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5 Reasons Why Annual Performance Reviews Should Be Banished, Adobe-Style

Rarely, if ever, does any manager or employee speak of their fondness for the annual performance review, that ritual outlining of personal mistakes, successes, strengths, and weaknesses. So, if everyone hates them so much, why are are we doing them? That's the question Adobe asked before deciding to eliminate the process in 2012, and the company hasn't looked back since. Here's why.

Rarely, if ever, does any manager or employee speak of their fondness for the annual performance review, that ritual outlining of personal mistakes, successes, strengths, and weaknesses. So, if everyone hates them so much, why are are we doing them? That’s the question Adobe asked before deciding to eliminate the process in 2012, and the company hasn’t looked back since. Here’s why.

(Photo Credit: AJ Cann/Flickr)

1. Looking backward instead of forward isn’t helpful.

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Focusing on the past doesn’t bring about the real change that comes from getting excited about the future. Adobe’s Senior Vice President of People and Places, Donna Morris, made the decision to eliminate the annual reviews. In an April 2014 interview with Business Insider, Morris says that a performance review is “like a rear-view mirror — it had nothing to with the person’s progress forward.”

2. Co-workers become adversaries.

So often the annual review becomes a contest of the favorites, in which employees are compared to one another, or asked to provide feedback for co-workers. In some cases, they’re even being required to share something negative about a colleague. It becomes difficult to collaborate with or trust your peers at work if management takes a particularly perverse pleasure in creating metaphorical cage fights. Morris says, “…we fundamentally believed people were our most important asset, yet once a year we had a process that pitted person against person.”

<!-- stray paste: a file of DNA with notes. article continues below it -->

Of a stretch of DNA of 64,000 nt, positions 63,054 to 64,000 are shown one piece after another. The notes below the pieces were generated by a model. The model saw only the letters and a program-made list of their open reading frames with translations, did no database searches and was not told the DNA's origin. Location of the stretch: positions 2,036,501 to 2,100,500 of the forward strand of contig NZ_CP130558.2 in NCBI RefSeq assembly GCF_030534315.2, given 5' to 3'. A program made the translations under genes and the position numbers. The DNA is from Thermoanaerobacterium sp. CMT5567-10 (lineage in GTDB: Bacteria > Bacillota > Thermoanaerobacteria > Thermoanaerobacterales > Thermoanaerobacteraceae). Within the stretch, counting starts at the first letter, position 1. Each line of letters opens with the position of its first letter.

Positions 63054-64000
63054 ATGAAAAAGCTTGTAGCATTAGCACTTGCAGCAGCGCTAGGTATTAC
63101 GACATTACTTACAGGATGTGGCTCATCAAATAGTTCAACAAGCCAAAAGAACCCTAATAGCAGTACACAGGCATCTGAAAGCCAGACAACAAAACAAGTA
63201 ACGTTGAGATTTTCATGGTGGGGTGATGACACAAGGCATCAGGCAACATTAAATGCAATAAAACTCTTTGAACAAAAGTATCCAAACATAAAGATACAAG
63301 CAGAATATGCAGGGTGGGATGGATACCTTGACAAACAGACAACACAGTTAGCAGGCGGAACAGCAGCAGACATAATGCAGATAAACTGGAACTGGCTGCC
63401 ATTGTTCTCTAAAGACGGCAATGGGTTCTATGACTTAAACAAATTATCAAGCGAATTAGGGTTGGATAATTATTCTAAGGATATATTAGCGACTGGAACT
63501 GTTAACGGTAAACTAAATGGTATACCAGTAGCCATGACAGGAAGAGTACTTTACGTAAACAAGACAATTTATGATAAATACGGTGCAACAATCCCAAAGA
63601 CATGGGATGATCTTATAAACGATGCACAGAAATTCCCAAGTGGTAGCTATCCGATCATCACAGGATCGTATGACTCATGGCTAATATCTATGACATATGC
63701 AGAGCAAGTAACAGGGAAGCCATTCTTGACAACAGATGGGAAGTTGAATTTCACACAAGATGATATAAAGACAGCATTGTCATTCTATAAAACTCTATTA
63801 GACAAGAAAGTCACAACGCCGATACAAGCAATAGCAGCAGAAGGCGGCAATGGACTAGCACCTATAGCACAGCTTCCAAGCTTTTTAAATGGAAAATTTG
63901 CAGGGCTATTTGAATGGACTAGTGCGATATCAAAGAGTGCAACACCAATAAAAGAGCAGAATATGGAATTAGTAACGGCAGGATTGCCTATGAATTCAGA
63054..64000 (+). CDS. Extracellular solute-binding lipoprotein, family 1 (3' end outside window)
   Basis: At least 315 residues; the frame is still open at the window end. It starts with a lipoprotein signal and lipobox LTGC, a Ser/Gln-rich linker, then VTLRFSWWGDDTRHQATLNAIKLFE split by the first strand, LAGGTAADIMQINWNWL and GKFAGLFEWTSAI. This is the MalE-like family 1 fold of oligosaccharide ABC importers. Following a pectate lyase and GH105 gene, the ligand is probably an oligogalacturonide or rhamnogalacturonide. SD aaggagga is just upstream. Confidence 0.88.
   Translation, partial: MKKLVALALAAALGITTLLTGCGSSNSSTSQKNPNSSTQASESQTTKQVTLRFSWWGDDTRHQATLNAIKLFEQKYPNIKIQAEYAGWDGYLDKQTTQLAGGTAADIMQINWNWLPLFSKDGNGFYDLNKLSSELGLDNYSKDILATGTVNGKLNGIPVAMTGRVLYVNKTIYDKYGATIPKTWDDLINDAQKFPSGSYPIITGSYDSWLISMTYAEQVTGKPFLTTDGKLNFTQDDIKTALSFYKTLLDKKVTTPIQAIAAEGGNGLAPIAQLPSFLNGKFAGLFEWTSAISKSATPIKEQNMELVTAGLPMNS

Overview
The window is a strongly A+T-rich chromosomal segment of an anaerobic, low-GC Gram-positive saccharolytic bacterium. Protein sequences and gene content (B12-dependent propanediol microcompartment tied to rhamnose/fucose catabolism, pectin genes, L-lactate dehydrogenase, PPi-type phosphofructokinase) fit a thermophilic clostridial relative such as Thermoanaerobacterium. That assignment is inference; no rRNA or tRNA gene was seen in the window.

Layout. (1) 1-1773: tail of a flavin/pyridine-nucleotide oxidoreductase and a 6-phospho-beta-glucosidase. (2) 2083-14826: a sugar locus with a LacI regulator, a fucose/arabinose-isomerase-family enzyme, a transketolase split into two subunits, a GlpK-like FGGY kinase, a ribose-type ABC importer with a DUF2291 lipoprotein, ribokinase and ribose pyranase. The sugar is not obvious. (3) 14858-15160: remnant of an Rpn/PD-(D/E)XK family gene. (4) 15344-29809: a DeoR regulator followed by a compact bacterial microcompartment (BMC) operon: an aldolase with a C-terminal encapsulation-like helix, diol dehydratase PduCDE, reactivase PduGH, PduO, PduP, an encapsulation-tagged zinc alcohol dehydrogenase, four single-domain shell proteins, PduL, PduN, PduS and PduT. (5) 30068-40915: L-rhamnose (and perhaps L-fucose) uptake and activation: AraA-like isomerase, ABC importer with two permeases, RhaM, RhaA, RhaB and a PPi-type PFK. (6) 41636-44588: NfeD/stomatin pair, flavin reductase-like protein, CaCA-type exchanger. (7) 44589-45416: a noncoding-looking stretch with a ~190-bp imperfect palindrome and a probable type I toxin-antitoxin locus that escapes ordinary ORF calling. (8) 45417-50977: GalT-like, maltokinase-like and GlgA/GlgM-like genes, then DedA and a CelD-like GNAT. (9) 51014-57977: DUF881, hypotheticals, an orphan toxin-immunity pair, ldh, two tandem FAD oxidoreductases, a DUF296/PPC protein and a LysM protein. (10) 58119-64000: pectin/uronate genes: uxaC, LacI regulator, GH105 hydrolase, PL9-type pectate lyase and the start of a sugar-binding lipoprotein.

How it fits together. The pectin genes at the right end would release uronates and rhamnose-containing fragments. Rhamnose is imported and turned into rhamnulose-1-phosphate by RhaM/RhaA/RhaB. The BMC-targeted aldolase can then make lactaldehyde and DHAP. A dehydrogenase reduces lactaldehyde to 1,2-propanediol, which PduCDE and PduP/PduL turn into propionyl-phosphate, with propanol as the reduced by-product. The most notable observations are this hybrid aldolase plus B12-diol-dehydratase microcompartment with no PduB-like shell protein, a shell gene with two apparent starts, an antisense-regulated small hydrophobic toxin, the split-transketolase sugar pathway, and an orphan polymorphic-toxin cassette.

3. Recognition should be real time.

What good is praise or constructive criticism if it’s given eight months after the fact and only comes once a year? Human beings are motivated by positive reinforcement and direction, but it has to be timely in order to be effective.

4. Fear stifles creativity.

It’s sort of like Rock, Paper, Scissors. Performance reviews create fear, fear instills suppression, and suppression kills creativity and profits. People fear performance reviews because even though reviews are touted as objective, everyone knows they’re completely subjective.

Samuel A. Culbert, a professor in the Anderson School of Management at the University of California, Los Angeles, began championing the end of annual performance reviews some years ago. Writing for The New York Times in 2011, Culbert says:

“Under such a system, in which one’s livelihood can be destroyed by a self-serving boss trying to meet a budget or please the higher-ups, what employee would ever speak his mind? What employee would ever say that the boss is wrong, and offer an idea on how something might get done better?”

5. Damage caused outweighs benefits gained.

The aforementioned reasons combined make the annual review process a giant waste of company time and resources, especially since preparing reviews requires collecting a year’s worth of documentation. Not only is it wasteful, but it does nothing to teach or promote effective communication between colleagues or supervisors and employees. Rather, the arcane process holds the potential to breed failure amongst the workers it’s intended to help.

What are the alternatives to annual performance reviews?

After abolishing the annual performance review, Adobe created a new process referred to as the check-in, which is more informal, regular, and on-going. According to Morris, the check-ins are tied to expectations or goals established at the beginning of the year and often it is the employee who leads the discussions, sharing their own ideas about what they should be accomplishing.

Culbert also advocates for an alternative to annual reviews that he refers to as “performance preview,” in which supervisors and employees work as a team to take a proactive rather than reactive approach to accountability. He suggests both supervisor and employee be held accountable for setting goals and achieving results rather than continuing the top-down model with its arbitrary measures.

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Tavia Tindall
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